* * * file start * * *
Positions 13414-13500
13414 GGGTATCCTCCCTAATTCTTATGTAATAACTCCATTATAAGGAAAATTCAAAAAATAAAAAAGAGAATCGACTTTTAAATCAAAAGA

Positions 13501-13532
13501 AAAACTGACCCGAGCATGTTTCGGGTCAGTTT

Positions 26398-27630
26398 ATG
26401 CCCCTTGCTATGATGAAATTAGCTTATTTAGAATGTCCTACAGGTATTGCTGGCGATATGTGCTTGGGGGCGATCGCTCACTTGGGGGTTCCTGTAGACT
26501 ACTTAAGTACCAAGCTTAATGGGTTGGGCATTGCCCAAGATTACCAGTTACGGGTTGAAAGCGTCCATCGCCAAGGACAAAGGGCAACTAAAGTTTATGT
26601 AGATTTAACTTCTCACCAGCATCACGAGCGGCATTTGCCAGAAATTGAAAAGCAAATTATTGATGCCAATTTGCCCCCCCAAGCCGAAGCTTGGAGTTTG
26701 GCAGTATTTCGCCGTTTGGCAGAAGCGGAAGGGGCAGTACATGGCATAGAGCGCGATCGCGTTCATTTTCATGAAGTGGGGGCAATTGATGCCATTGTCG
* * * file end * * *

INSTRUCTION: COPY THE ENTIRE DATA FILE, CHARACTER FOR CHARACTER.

Positions 13414-13500
13414 GGGTATCCTCCCTAATTCTTATGTAATAACTCCATTATAAGGAAAATTCAAAAAATAAAAAAGAGAATCGACTTTTAAATCAAAAGA

Positions 13501-13532
13501 AAAACTGACCCGAGCATGTTTCGGGTCAGTTT

Positions 26398-27630
26398 ATG
26401 CCCCTTGCTATGATGAAATTAGCTTATTTAGAATGTCCTACAGGTATTGCTGGCGATATGTGCTTGGGGGCGATCGCTCACTTGGGGGTTCCTGTAGACT
26501 ACTTAAGTACCAAGCTTAATGGGTTGGGCATTGCCCAAGATTACCAGTTACGGGTTGAAAGCGTCCATCGCCAAGGACAAAGGGCAACTAAAGTTTATGT
26601 AGATTTAACTTCTCACCAGCATCACGAGCGGCATTTGCCAGAAATTGAAAAGCAAATTATTGATGCCAATTTGCCCCCCCAAGCCGAAGCTTGGAGTTTG
26701 GCAGTATTTCGCCGTTTGGCAGAAGCGGAAGGGGCAGTACATGGCATAGAGCGCGATCGCGTTCATTTTCATGAAGTGGGGGCAATTGATGCCATTGTCG